Darren Curnoe

, Human evolution specialist & ARC Future Fellow

I'm fascinated by all aspects of human evolution and love writing and making films about it. I believe that we haven't fully done our jobs as scientists until we have communicated our research to the wider community. Being a former TV journalist undoubtedly affords me a natural advantage in this regard.

I write a column for The Conversation, and have written numerous articles for them in the past, I'm a regular guest on ABC 702 Sydney's 'Evenings with Dom Knight,' and also write regularly for ABC Science. Many of my articles have been republished by international media outlets and have been read by hundreds of thousands of people around the world.

I wrote and present a UNSWTV series, 'How did we get here,' which can we watched on Youtube and numerous media outlets. It has reached millions of people internationally.

The film 'Enigma Man,' produced by Electric Pictures, ABC, Screen West and Lotteries West, was shown on ABC1 in 2014, is still being screen on numerous other outlets including in-flight entertainment on Qantas, and has been recognised through several awards.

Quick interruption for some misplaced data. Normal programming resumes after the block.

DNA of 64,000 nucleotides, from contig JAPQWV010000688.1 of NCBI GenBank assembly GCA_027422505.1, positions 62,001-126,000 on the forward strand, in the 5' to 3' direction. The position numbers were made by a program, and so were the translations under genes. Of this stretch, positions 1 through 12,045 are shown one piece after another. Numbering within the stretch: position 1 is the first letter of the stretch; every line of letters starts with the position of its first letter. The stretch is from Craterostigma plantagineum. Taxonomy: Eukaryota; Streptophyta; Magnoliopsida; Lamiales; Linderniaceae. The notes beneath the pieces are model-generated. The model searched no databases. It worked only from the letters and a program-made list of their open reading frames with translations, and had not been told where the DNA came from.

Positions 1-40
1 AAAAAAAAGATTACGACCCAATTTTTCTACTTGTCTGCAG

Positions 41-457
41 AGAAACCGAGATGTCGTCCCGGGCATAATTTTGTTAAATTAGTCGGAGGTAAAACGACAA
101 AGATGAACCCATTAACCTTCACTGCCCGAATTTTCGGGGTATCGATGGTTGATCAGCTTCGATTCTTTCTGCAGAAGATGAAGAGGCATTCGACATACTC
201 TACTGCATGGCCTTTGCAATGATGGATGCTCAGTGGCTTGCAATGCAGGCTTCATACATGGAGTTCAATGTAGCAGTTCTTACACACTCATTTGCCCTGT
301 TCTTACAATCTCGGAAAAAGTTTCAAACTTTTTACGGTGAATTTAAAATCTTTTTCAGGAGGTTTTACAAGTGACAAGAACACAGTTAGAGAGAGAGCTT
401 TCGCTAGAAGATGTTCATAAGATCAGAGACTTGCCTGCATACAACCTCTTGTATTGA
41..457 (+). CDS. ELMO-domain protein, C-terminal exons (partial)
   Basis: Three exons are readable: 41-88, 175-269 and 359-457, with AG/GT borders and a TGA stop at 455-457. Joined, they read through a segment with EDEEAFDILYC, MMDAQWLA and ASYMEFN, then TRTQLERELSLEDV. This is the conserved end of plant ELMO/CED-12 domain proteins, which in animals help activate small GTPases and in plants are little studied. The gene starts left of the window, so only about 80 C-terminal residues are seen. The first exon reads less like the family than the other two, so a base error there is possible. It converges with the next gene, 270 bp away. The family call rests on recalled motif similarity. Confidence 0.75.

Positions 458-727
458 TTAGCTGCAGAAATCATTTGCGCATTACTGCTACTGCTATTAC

My scientific research has tended to focus on reconstructing and understanding the human fossil record from the last last 2.6 million years (or Pleistocene Epoch), with a focus on the genus Homo. In 2010, I named a new species, Homo gautengensis, for the Lower-Middle Pleistocene Homo fossils from southern Africa.

While I have worked in Africa quite a bit, these days I focus my energies more on the human fossil records of China and Malaysia, with some research still on the early Australian human skeletal record. In 2012, along with Prof. Ji Xueping, I announced the discovery of the 'Red Deer Cave people,' an archaic-looking population from southwest China that survived until only 10,000 years ago (the subject of the 'Enigma Man' film).

I'm increasingly interested in the late events in our evolution, those from the last couple of hundred thousand years, especially focusing on the evolution of modern humans (Homo sapiens), our global dispersal, and our interactions with other hominin species. The transition to farming and the profound evolutionary changes it ushered in have recently also caught my interest.


Most of all, I'm just curious to understand who we are as a species, why and how we're so unusual, and all from the viewpoint of evolutionary science.

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